anemia%20-%20iron-deficiency%20(pediatric)
ANEMIA - IRON-DEFICIENCY (PEDIATRIC)

Iron deficiency (ID) is the most common nutritional deficiency in children & reportedly 3x more common than iron-deficiency anemia, but does not always develop into anemia.

Neonates & children may have delayed growth & development; adolescents may show decrements of learning such as behavioral abnormalities.

Iron-deficiency anemia is the most advanced stage of iron deficiency resulted from a protracted imbalance between iron intake & demand.

Characterized by low hemoglobin & hematocrit levels, reduction or depletion of iron stores, low serum iron levels & decreased transferrin saturation.

Diagnosis

  • Diagnosis is confirmed with the presence of low levels of one or more of the major red blood cell (RBC) measurements obtained as a part of the complete blood count (CBC): Hemoglobin concentration, hematocrit or RBC count
  • Obtain a laboratory-confirmed evidence of anemia on a full blood count and low iron stores via measurement of levels of serum ferritin, erythrocyte protoporphyrin, or total iron binding capacity (transferrin)
  • Iron studies (iron, transferrin, ferritin) are useful in excluding iron-deficiency anemia from anemia of chronic disorders as the cause
  • To presume a diagnosis of iron-deficiency anemia, a combination of laboratory examinations and risk assessments must be made
    • A low mean corpuscular volume and an elevated red blood cell distribution width most likely confirms the diagnosis

Classification

  • The mean corpuscular volume (MCV), provided as part of complete blood count (CBC) results (normal 80 - 100 μm3), categorizes anemia into:
    • Microcytic anaemia – MCV < 80 fL
    • Normocytic anaemia – MCV 80 – 95 fL
    • Macrocytic anaemia – MCV > 95 – 100 fL
  • Reduction in mean corpuscular volume is an indicator of hypochromic microcytic anemia, the hallmark of iron-deficiency anemia (IDA) as well as thalassemia, which must be distinguished from each other by Mentzer Index
  • MCV of >13.5 means iron deficiency and <11.5 is suggestive of thalassemia (beta) minor

History

  • History should focus on possible etiologies and may include queries about diet, gastrointestinal (GI) symptoms, history of pica or pagophagia, signs of blood loss, surgical history and family history of gastrointestinal malignancy
  • Note about weight loss and gastrointestinal symptoms such as altered bowel habits, dyspepsia and visible blood in stool
  • Patients with iron deficiency anemia are usually asymptomatic and have limited findings on physical examination

Physical Examination

  • Physical examination: vital signs, pallor, murmur, icterus, hepatosplenomegaly, systemic illness

Laboratory Tests

  • Complete blood count (CBC):
    • Simplest, most cost-effective measurement
    • Includes hemoglobin, hematocrit, mean corpuscular volume (MCV), and red blood cell distribution width
  • Diagnostic work-up may also include peripheral blood smear, serum iron indices:
    • Serum markers of iron-deficiency anemia (IDA) are low ferritin, low transferrin saturation, low iron, raised total iron-binding capacity, raised red cell zinc protoporphyrin, and increased serum transferrin receptor
    • Ferritin is an acute phase reactant and reflects iron stores in otherwise healthy adults
    • It can be elevated in patients with chronic inflammation or infection, thus this test should be done in the absence of inflammation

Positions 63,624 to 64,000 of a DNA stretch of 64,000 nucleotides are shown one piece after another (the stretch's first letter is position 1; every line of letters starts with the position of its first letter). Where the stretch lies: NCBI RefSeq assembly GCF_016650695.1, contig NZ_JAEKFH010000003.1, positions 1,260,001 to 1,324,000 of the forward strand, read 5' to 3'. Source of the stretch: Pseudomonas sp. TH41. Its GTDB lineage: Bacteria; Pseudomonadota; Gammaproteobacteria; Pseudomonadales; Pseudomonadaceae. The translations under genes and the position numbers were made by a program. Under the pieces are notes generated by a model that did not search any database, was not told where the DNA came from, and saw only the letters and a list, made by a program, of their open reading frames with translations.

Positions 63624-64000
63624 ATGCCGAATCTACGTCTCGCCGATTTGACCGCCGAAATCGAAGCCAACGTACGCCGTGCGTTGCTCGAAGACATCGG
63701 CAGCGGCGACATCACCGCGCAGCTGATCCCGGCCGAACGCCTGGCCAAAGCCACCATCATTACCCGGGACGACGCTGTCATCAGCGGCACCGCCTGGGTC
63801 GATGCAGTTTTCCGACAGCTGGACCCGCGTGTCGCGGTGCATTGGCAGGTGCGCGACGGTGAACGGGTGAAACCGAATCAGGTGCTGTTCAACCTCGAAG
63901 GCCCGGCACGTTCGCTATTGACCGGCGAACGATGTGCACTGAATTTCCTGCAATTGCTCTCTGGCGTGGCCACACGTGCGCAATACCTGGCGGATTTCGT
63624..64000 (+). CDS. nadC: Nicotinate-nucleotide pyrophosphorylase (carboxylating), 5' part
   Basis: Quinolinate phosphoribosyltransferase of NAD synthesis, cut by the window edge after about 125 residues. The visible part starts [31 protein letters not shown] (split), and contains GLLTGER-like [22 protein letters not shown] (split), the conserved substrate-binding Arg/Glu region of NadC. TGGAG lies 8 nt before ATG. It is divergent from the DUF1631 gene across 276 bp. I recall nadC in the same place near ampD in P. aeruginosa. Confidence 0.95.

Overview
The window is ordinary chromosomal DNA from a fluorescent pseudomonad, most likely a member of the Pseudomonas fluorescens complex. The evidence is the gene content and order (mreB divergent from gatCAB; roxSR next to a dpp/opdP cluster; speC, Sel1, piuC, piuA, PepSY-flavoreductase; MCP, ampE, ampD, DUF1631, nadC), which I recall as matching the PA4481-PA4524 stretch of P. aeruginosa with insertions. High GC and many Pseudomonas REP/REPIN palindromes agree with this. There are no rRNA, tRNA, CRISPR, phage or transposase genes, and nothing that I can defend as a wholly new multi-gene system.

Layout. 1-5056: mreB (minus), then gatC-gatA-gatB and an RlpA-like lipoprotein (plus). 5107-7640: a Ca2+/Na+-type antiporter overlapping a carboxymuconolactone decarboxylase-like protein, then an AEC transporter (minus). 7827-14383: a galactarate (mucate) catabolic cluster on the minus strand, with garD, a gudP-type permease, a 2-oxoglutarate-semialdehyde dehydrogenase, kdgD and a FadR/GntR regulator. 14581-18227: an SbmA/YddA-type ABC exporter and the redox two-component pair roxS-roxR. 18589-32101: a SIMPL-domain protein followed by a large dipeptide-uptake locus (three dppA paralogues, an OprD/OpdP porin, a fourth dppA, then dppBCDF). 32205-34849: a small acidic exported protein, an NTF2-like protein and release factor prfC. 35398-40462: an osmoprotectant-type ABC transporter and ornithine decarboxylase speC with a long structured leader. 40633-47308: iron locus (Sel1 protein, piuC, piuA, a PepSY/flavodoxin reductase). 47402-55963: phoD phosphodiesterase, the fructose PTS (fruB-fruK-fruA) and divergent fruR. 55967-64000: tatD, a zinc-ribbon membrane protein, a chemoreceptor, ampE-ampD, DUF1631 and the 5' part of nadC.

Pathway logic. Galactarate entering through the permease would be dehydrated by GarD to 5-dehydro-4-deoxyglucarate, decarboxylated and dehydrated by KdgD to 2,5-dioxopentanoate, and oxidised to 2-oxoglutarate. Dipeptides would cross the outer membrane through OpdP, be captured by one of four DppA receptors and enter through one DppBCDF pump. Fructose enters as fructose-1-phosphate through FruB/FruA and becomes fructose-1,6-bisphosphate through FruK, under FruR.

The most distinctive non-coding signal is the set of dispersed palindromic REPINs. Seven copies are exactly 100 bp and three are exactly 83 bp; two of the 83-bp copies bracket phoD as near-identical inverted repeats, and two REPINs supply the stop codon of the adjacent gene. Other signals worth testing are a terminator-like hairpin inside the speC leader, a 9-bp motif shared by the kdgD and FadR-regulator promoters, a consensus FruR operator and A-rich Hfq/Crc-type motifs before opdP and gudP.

• Transferrin level is elevated in patients with iron-deficiency anemia, and is not recommended due to less sensitivity compared to ferritin
  • Total iron-binding capacity is increased in iron deficiency, it reflects the availability of iron-binding sites on transferrin
  • Peripheral blood smear is a test for microcytic hypochromic anemia:
    • Cellular abnormalities (anisocytosis and poikilocytosis) may be of importance in ruling out other diseases, such as hereditary spherocytosis
  • More extensive work-up should be performed if these investigations do not identify the cause of anemia:
    • Tests on several stools for occult blood should always be performed to look for gastrointestinal blood loss as the cause of an iron-deficiency anemia
    • Findings may also include guaiac positive stools
  • Other tests not routinely used but are more reliable measures of iron deficiency status includes soluble transferrin receptor (sTfR) and reticulocyte hemoglobin content
  • Advanced modalities such as reticulocyte hemoglobin content (CHr) provides newer measures of early iron deficient erythropoiesis
  • Bone marrow biopsy is rarely needed for the diagnosis, this would usually show absent iron stores
  • A therapeutic trial of oral iron for 2 weeks is less invasive and may aid diagnosis, but is always dependent on patient’s compliance

Imaging

  • Iron deficiency anemia (IDA) patients with no obvious cause of bleeding should undergo either upper gastrointestinal (GI) endoscopy or colonoscopy, and barium enema

Screening

  • Consistently recommended for infants and children with risk factors such as low birthweight, prematurity, malnutrition and communities with low income levels
  • Most important screening test for detecting iron-deficiency anemia (IDA) is a brief history taking
    • For children with substantial risk factors for iron-deficiency anemia, measuring serum ferritin at the time of the initial screening facilitates the diagnosis
  • Universal laboratory screening for all children, is advised at 9 to 12 months of age
  • For children at high risk for iron-deficiency anemia by dietary history, screen at 15 to 18 months or when risk is identified
  • Repeat screening in early childhood (ages 2-5 years) for children with special health needs such as those with chronic infection, chronic gastrointestinal dysfunction, or inflammatory disorders
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